Two seeming miracles have taken place in Edmond, Okla.—and now I am wishing for even more.
As I reported in a previous column, our house went under contract a week after being put on the market, the first miracle. The catch was that we were to close and vacate before Christmas—which also would be several days before our younger child’s birthday. As it turned out, the second miracle was that the closing was delayed and we were able to remain in the house through Christmas.
What a relief—especially to this mother who was feeling guilty enough about moving children from friends, schools, church and activities. I don’t know if our quick sale and its ultimately great timing were really God-things, but I do know they are what my family and I prayed for, and we are grateful.
In the midst of the ups and downs of our moving process, I have been pondering what all these changes might mean to each one of us four Zurheides and to our family as a whole. Of course, the impact of the move remains to be seen. But it will no doubt be significant, as was our relocation from Connecticut to Oklahoma five-and-a-half years earlier.
I can’t help but wonder what my children’s lives would be like if we had remained in Connecticut instead of moving to Oklahoma. What would they be like if we stayed in Oklahoma now? We finite humans, limited in vision, can imagine, but we can’t ever really know the extent to which major life decisions—or sometimes even our small choices—actually effect us.
Movies—one from several years ago was called “Sliding Door” with Gwyneth Paltrow—sometimes show two scenarios, each based on a different response to a choice. But unlike the movies, we can never see the multiple potential results of our range of choices.
It’s one thing to accept that the choices I make have potentially far-reaching consequences for me. It’s quite another to consider the consequences my choices have on others, especially my children.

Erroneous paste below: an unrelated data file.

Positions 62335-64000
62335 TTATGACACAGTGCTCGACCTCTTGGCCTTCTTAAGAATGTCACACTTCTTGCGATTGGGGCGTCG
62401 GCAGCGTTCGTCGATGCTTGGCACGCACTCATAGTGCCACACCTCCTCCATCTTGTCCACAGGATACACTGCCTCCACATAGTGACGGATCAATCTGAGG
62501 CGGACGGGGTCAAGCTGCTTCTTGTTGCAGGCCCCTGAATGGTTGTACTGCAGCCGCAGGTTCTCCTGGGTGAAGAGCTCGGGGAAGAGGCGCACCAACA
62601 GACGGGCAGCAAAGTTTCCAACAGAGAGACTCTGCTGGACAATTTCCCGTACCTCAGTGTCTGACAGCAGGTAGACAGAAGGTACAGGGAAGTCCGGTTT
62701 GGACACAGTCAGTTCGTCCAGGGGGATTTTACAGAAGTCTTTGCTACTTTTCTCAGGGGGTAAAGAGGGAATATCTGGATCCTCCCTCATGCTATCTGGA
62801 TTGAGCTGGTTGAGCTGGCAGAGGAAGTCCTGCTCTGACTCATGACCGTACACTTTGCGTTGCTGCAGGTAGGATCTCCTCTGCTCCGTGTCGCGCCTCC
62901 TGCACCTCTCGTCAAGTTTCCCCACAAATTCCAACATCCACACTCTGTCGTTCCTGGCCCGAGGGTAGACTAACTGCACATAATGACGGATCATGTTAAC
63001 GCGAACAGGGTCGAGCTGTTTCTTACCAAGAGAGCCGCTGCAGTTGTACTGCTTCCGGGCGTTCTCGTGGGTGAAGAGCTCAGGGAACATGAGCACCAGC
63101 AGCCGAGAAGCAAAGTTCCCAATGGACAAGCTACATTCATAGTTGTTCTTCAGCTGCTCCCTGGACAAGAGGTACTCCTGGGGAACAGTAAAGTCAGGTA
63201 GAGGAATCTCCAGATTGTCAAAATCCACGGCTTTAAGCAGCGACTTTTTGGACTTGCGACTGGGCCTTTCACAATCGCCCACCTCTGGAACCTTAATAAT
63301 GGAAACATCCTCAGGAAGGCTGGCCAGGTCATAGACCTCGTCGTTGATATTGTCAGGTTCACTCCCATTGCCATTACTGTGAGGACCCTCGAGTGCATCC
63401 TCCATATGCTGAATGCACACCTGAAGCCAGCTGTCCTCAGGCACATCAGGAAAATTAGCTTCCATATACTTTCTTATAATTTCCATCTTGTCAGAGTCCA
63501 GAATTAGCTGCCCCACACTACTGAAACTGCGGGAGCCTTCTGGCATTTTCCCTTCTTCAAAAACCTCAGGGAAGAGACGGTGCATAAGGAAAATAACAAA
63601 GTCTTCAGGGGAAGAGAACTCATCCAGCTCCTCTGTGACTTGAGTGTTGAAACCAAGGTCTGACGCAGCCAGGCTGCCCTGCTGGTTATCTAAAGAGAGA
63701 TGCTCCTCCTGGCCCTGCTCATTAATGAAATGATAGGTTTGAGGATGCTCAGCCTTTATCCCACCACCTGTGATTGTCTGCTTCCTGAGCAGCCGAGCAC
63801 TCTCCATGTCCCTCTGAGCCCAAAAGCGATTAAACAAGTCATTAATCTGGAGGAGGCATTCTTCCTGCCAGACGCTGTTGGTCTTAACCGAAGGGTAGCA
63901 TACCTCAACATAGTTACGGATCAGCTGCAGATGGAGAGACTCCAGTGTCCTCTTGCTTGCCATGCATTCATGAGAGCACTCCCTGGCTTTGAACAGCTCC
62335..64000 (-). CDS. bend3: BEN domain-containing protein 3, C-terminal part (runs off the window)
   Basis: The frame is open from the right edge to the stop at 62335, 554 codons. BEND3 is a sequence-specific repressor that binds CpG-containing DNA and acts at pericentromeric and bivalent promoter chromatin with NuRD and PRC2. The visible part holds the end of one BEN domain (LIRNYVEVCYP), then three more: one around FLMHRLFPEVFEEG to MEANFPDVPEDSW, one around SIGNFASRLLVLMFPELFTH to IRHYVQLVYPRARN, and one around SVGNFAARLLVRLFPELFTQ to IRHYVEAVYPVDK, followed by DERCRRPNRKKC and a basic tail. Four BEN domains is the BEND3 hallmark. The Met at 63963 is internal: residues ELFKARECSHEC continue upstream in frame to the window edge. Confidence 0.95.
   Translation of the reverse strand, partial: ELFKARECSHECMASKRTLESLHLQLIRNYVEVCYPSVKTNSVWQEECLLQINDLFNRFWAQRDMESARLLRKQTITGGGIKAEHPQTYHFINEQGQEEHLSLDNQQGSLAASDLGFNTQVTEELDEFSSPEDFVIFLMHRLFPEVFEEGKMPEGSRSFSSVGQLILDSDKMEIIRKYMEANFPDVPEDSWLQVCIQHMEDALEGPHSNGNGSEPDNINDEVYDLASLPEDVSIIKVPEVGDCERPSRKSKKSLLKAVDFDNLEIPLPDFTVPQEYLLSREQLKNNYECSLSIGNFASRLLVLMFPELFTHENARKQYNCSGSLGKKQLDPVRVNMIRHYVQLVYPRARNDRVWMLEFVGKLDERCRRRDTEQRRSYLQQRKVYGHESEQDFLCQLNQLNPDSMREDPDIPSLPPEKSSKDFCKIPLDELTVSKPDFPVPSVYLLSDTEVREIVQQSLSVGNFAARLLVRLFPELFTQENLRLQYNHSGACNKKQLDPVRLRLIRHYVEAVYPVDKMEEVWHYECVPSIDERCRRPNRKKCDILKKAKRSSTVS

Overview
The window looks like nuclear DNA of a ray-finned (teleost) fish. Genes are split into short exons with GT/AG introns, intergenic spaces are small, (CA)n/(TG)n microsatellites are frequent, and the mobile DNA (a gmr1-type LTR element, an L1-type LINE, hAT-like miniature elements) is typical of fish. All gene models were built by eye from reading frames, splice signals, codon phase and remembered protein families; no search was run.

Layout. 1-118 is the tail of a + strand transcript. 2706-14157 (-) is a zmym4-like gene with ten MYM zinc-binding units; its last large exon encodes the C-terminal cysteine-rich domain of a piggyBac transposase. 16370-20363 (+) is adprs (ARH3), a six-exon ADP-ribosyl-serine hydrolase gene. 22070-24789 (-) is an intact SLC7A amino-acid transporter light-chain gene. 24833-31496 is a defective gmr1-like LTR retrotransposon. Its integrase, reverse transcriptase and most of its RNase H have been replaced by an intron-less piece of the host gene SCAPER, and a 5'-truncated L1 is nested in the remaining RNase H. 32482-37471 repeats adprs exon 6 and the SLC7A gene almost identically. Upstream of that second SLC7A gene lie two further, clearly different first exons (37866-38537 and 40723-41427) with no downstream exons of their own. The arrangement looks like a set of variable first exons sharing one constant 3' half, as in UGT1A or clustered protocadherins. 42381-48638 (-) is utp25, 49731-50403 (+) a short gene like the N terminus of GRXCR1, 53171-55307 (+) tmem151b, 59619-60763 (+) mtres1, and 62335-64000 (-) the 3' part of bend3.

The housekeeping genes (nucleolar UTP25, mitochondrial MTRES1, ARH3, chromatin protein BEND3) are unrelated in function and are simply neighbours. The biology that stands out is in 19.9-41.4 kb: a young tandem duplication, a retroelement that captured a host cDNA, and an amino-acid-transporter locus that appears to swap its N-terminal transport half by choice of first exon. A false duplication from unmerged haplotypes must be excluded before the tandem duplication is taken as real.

I feel responsible for the situations in which I forcibly place my children. While I can’t be them, and I can’t make their choices, they are still of an age to be “carried along” by moves and other circumstances their parents impose on them. I wonder—is it fair to shuffle them around the country like this? Is it bad? Is it good? Will they know negative emotional consequences as a result? Or will they reap some positive benefits—imagined or impossible to conceive of—from these changes we are thrusting on them?
Both my husband and I lived our entire childhoods in one (though not the same) town. Our growing up experiences were fine. Would they have been better or worse had our families been mobile? Who knows?
On the one hand, human beings, and children especially, are said to be remarkably resilient. On the other hand, the value of stability and security in young lives can’t be overrated. On the one hand, experience with various communities could be a character-building, confidence-strengthening challenge that prepares my children for adaptations required in adulthood. On the other hand, providing geographic roots in our rapidly spinning world could be a wonderful gift to them.
These ambivalences may be coming a little late. One great benefit from making such a significant family change is that it does motivate me to seek divine help for meeting challenges that are clearly too big for me.
As a parent, I am asking for miracles beyond those of selling houses and arranging calendars. I am asking that my children would adjust well to vast changes. I am asking that they would make healthy new relationships. I am asking that God would protect their emotions throughout our transition—not entirely shelter them from the pain and grief of loss that must be part of this moving process, but keep them essentially whole.
Those are the personal miracles I pray for in 2004, as I trust that the security of God’s perfect loving presence and the feeble reflection of the same that is found in our family will be enough stability for my children and their parents as we move on together. May you and yours also know God’s ever-present care through whatever transitions this year brings.